Three-dimensional Design (3D Design)
Head of Department: Mrs S Calleja - email@example.com (Maternity leave)
3D Design introduces students to a visual and three dimensional way of conveying information, ideas and emotions, using a range of medium, processes, techniques and elements such as research, drawing, colour, images, photographs, digital modelling and modelling. They should also consider the using flair and imagination when generating product ideas, interior design and architectural design.
Students will also understand that 3D Design practitioners may work within a small team environment or work as freelance practitioners. They may be responsible for a particular aspect of the Design or Production process or for the entire design cycle. They will need good communication skills in order to liaise with clients and to promote themselves as artists or/and designers.
Drawing is essential in 3D Design, from initial design, final drawings, digital drawings and three dimensional outcomes.
Year 11 Course Title: Level 1/Level 2 GCSE (9-1) in Art and Design: Three-dimentional Design
Exam Board & Code: Edexcel 1TD0 Full GCSE Course Specification (PDF)
Component 1: 60% (72 marks) Personal Portfolio (internally set).
Component 2: 40% (72 marks) Externally Set Assignment.
GCSE Course Study Breakdown (Key Stage 4)
The theme for Year 9 is Chill-out room where pupils will study interior design.
Students focus on researching and interpreting how calm environments can change our moods and feelings. In particular how exiting designers have brought nature indoors. Students learn about the features of good interior design such has composition, colour, texture, furniture, products, lighting.
Students look at what makes the ideal chill-out room and use their learning from term 1 to complete a range of creative ideas with some 3D modelling. They will have the opportunity to develop their observational drawing skills as well as work with a range of different mediums such as paint, pencils, pens, pastels, collage, light modelling materials and ICT. Towards the end of term 2, students will begin to finalise their design and build a 3D model of their space using mostly light modelling materials.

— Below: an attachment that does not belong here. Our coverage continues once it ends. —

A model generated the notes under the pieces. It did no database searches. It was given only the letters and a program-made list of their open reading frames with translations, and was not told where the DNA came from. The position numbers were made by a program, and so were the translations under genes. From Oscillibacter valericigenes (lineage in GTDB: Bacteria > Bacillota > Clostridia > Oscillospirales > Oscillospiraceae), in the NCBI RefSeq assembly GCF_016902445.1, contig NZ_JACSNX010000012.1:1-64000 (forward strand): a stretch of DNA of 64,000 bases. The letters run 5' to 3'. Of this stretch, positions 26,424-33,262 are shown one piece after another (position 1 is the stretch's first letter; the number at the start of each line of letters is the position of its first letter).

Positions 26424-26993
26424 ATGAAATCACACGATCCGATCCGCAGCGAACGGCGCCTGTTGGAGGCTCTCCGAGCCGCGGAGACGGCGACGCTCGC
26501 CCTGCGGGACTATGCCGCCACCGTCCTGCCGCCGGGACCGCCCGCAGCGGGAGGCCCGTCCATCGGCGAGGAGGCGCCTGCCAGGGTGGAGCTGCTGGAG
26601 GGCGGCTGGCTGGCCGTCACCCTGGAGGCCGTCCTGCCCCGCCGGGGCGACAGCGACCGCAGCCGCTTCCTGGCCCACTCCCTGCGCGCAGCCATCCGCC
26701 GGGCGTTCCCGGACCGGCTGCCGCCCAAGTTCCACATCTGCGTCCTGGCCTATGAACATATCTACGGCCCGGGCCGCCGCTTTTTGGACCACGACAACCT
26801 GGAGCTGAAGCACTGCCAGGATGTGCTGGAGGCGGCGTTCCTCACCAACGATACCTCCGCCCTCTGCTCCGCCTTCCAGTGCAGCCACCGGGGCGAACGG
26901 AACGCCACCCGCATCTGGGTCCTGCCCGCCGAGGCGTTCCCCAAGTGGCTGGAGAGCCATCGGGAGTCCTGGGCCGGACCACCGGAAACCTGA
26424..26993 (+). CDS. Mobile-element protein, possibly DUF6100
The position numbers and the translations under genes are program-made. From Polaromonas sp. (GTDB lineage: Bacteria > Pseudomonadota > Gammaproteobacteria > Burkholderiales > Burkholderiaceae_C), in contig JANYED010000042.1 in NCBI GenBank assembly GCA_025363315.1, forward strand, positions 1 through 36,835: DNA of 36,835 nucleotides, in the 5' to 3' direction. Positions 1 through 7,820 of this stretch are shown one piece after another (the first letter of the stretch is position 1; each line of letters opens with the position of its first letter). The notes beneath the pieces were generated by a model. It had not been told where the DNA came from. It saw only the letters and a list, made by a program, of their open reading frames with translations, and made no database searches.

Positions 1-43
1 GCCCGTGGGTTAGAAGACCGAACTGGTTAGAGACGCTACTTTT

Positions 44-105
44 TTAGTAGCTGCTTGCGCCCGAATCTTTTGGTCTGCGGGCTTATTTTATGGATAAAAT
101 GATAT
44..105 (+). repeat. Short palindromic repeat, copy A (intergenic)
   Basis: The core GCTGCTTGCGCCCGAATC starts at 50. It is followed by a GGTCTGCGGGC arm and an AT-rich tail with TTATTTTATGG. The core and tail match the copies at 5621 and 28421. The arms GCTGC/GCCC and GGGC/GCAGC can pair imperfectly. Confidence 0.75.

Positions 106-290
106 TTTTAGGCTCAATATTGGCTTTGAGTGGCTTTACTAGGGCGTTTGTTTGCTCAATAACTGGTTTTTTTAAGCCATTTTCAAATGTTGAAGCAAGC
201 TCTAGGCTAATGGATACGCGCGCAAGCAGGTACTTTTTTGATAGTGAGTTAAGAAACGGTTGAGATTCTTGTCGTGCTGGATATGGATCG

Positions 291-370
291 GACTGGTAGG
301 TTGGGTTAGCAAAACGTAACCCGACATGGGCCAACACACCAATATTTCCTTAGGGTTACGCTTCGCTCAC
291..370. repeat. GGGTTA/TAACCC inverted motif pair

Terms 3: Students finalise their 3D model as their final piece. Their design should consider all the influences and learning outcomes from term 1 and 2.
Year 10: Freedom
Throughout Year 10 students work on a project based on ‘Freedom’. All students are encouraged to work independently and develop their own ideas and artistic outcomes based around the theme. They use lesson and home learning time to complete various tasks in their sketchbook outlined by the teacher each half term. All students are working towards a ten hour (two day) exam at the end of the year, which shows how they have developed both their Art & Design skills for ‘Freedom’.
Term 1: - Mock Exam
This is usually the past exam paper from the previous year. Students use the Edexcel exam paper and plan independent journeys in their sketchbooks to improve their art and design which culminates in a 10 hour exam, where they produce a final piece.
Term 2: Exam
The Edexcel exam paper is published in January and the students then have Term 2 to create a sketchbook which works towards a two day exam to create a final piece.
Any remaining time in Year 11 is used to complete unfinished work, improve coursework or complete extension tasks.
Key Stage 3 (Years 7 and 8)
Term 1 introduces product design where pupils are taught the basics of 3D modelling, tonal drawings and design development. Year 7 students look at geometric shapes and develop them into exciting and innovative everyday objects. They learn the importance of drawing accurately, reviewing their progress and using a range of tones to communicate their ideas.
Term 2 continues with product desigs. Students research other artists and designers who have used nature for inspiration. Students are taught the skills required for modelling and finalising an idea using clay to design and make a tea light inspired by nature.
Students focus on finalising a tea light made out of clay inspired by nature.
Term 1: Folding architecture
Students model an idea for a sculptured outdoor pavilion. Students create their space using card, review the quality of their models and photography skills. Once their model has been finalised they are taught how to develop their idea using various drawing and presentation techniques.
Term 2: Architecture Inspired by Small Objects
Students research and observe small everyday objects and use this as inspiration for designing and modelling an innovative new structure/building/space. They use the skills learnt from term 1 to finalise an idea ready for modelling.
Term 3:Architecture Inspired by Small Objects (continued)
Continuing from Term 2's theme, students look at working towards a 3D final outcome using light modelling materials.